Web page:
enter into formal professional relationships with an older person. The case for a legal guardian should be obvious. Similarly, paid professionals, whether they be clinicians, attorneys, financial advisers, or accountants, enter into trust relationships by virtue of their professional activities. It should be apparent that relationships with paid professionals in all health care settings, such as hospitals, nursing homes, assisted living homes, adult day care programs, and the like, enter into trust relationships when they come into contact with older people. This includes not only licensed professionals such as doctors or nurses but also personal care workers (nursing aides), janitorial staff, escort staff, etc.
In other circumstances, whether a particular relationship amounts to a trust relationship for purposes of elder mistreatment research may be unclear. In the first instance, researchers should make every effort to determine the point of view of the older person regarding their trust relationships. In some situations, this may be determinative. However, in many situations, the elder person’s point of view will not be ascertainable or will be superseded by social conventions or legal duties. For example, the older person may be suspicious of, and have no expectation of protection from, a home health care aide who has assumed a caregiving obligation. Conversely, the older person may develop a trusting relationship with a door-to-door vacuum cleaner salesman who, by law and social convention, bears no obligation to protect the older person’s interests. Accordingly, applying the concept ultimately requires objective assessment and judgment.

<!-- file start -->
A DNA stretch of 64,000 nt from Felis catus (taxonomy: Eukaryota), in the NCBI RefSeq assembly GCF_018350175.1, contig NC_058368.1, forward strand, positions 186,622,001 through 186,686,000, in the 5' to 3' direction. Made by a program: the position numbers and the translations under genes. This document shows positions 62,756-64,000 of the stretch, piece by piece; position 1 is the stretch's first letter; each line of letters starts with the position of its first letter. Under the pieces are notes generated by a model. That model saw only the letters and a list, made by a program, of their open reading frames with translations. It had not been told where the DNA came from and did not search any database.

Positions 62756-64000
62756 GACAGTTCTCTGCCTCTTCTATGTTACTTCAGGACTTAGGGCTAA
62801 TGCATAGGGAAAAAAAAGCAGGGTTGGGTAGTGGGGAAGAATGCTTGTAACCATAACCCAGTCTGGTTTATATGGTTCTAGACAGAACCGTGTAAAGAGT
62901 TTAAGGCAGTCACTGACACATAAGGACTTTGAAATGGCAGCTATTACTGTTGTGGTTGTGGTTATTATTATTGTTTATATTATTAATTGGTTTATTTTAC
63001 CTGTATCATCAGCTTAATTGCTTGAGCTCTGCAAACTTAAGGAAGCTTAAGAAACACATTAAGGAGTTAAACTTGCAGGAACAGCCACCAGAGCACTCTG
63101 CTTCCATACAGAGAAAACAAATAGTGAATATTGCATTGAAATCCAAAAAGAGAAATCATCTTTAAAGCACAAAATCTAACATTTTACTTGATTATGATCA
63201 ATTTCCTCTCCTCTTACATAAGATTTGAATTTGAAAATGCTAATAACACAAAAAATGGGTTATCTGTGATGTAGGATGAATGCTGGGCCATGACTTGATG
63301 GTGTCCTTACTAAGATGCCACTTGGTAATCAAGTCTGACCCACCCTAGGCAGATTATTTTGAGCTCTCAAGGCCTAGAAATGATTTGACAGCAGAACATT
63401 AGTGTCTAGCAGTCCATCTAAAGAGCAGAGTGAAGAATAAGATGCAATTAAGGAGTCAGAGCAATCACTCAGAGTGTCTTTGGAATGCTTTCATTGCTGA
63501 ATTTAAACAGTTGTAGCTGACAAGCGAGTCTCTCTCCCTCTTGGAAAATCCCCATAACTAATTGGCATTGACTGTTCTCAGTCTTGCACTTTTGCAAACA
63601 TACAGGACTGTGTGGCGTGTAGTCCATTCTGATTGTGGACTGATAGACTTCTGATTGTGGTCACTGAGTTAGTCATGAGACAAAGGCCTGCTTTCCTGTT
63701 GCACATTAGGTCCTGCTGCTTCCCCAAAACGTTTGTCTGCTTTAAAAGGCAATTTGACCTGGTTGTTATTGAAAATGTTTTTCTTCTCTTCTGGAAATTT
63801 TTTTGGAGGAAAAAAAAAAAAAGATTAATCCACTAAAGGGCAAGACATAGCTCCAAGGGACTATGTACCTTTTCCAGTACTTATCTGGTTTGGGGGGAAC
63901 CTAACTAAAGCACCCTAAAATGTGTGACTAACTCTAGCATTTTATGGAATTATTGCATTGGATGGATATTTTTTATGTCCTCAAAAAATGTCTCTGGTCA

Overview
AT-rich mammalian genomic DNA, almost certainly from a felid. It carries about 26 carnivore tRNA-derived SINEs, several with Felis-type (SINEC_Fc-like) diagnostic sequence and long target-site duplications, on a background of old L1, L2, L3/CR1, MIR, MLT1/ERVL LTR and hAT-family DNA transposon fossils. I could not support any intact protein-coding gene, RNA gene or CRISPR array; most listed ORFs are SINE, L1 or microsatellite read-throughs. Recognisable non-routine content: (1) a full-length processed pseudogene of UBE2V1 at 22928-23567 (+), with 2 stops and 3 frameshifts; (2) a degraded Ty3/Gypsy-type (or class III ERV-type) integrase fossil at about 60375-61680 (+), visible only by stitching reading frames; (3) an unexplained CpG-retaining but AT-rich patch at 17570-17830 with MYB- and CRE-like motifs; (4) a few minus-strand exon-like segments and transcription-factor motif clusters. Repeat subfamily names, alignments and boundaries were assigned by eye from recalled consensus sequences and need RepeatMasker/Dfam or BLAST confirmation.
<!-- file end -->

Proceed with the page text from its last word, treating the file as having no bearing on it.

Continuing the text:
In sum, empirical knowledge is lacking about the kinds of trust relationships that older persons enter into, the other parties involved in these relationships, the foundations of these relationships, and their association with different types of mistreatment. Therefore, an early priority of research in the field ought to be the conceptual and empirical development of different operational definitions of trust relationships.
The relevant conduct of the other party that may be of interest includes direct physical contact (hitting, pushing, shoving, etc.), verbal mistreatment (yelling, threatening verbally, criticism, etc.), placing restrictions on the older person (isolating to a room, unnecessary use of physical or chemical restraints), social embarrassment (berating the elder in public), depriving the older person of material possessions (restricting access to money, stealing from the elder, etc.), not providing necessary care (e.g., not providing medications, bathing infrequently, feeding a limited diet), and many more. The challenge for researchers is to define the conduct with maximum possible specificity to facilitate analysis and interpretation. Whether any such conduct amounts to mistreatment requires a value judgment based on con-